Following a marathon meeting in Munich aimed at resurrecting peace
talks that collapsed last week, the powers, including the United
States, Russia and more than a dozen other nations, reaffirmed their
commitment to a political transition when conditions on the ground
At a news conference, U.S. Secretary of State John Kerry
acknowledged the Munich meeting produced commitments on paper only.
"What we need to see in the next few days are actions on the ground,
in the field," he said, adding that "without a political transition,
it is not possible to achieve peace."
Russian Foreign Minister Sergei Lavrov told the news conference that
Russia would not stop air attacks in Syria, saying the cessation of
hostilities did not apply to Islamic State and al Nusrah, which is
affiliated with al Qaeda. Islamic State militants control large
parts of Syria and Iraq
"Our airspace forces will continue working against these
organizations," he said.
The United States and European allies say few Russian strikes have
targeted those groups, with the vast majority hitting Western-backed
opposition groups seeking to topple the government of President
Bashar al-Assad government.
Lavrov said peace talks should resume in Geneva as soon as possible
and that all Syrian opposition groups should participate. He added
that halting hostilities would be a difficult task.
But British Foreign Secretary Philip Hammond said ending fighting
could only succeed if Russia stopped air strikes supporting Syrian
government forces' advance against the opposition.
Diplomats cautioned that Russia had until now not demonstrated any
interest in seeing Assad replaced and was pushing for a military
Russian Prime Minister Dmitry Medvedev on Thursday raised the
specter of an interminable conflict or even a world war if powers
failed to negotiate an end to five years of fighting in Syria, which
has killed 250,000 people, caused a refugee crisis and empowered
Islamic State militants.
OPPOSITION GROUP CAUTIOUS
Syria's main opposition group welcomed the plan by the world powers
It cautioned, however, that the agreement must prove to be effective
before it joins political talks with government representatives in
Russia's intervention on the battlefield on behalf of Assad since
last October has swung the momentum in the fight between the
government and opposition forces. The latest advance over the past
two weeks has seen government forces and allies rout rebels and come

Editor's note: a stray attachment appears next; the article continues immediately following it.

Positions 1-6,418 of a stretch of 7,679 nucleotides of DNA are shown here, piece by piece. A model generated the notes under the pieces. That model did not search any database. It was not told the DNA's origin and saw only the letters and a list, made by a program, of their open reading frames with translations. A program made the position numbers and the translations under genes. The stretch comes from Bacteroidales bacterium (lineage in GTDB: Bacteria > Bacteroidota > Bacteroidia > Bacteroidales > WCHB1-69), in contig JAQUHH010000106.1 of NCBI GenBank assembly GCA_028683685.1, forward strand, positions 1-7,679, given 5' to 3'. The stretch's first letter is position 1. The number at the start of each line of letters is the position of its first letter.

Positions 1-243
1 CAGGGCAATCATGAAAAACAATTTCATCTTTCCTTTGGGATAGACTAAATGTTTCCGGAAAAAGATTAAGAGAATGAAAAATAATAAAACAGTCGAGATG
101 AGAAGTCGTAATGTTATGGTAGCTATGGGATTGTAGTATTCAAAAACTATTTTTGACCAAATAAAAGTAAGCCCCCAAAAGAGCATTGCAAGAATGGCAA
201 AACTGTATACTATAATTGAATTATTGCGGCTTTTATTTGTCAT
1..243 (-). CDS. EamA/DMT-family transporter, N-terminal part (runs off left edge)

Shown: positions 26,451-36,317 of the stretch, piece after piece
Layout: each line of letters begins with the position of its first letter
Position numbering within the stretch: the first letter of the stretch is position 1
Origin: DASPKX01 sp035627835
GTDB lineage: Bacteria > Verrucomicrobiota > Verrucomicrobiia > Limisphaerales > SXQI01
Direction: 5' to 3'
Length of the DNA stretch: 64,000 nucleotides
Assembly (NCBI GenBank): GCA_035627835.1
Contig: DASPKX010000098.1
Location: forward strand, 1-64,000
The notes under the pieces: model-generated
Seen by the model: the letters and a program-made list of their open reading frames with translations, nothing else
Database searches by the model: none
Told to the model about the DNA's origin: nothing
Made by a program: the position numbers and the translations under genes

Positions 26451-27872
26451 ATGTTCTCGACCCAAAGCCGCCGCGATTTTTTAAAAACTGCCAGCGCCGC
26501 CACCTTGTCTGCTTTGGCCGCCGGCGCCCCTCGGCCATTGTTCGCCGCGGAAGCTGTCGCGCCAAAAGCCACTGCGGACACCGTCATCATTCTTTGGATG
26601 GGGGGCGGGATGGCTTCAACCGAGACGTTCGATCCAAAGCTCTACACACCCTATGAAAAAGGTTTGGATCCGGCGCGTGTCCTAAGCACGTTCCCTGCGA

close to encircling Aleppo, a divided city half held by rebels for
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The first peace talks in two years between belligerents in Syria
fell apart last week before they began in the face of the advance by
A senior French diplomat said: "The Russians said they will continue
bombing the terrorists. They are taking a political risk because
they are accepting a negotiation in which they are committing to a
cessation of hostilities. If in a week there is no change because of
their bombing, then they will bear the responsibility."
Washington is leading its own air campaign against Islamic State
militants in eastern Syria and northern Iraq, but has resisted calls
to intervene in the main battlefields of Syria's civil war in the
west of the country, where the government is mostly fighting against
other insurgent groups.
The communique of the plan reached in Munich said the powers had
established a ceasefire task force, under the auspices of the United
Nations, co-chaired by Russia and the United States, and including
members having government and opposition groups.
The communique added that sustained humanitarian aid would begin
this week to various besieged areas of Syria.
"Humanitarian access to these most urgent areas will be a first step
toward full, sustained, and unimpeded access throughout the
country," the joint communique added.
The Assad government for years has repeatedly promised humanitarian
access but has rarely lived up to its promises. Western-backed
rebels have also been accused of that.
(Reporting by John Irish and Warren Strobel; Additional reporting by
Denis Dyomkin and Shadia Nasralla and Sabine Siebold; Writing by
Peter Cooney; Editing by Toni Reinhold and Sandra Maler)
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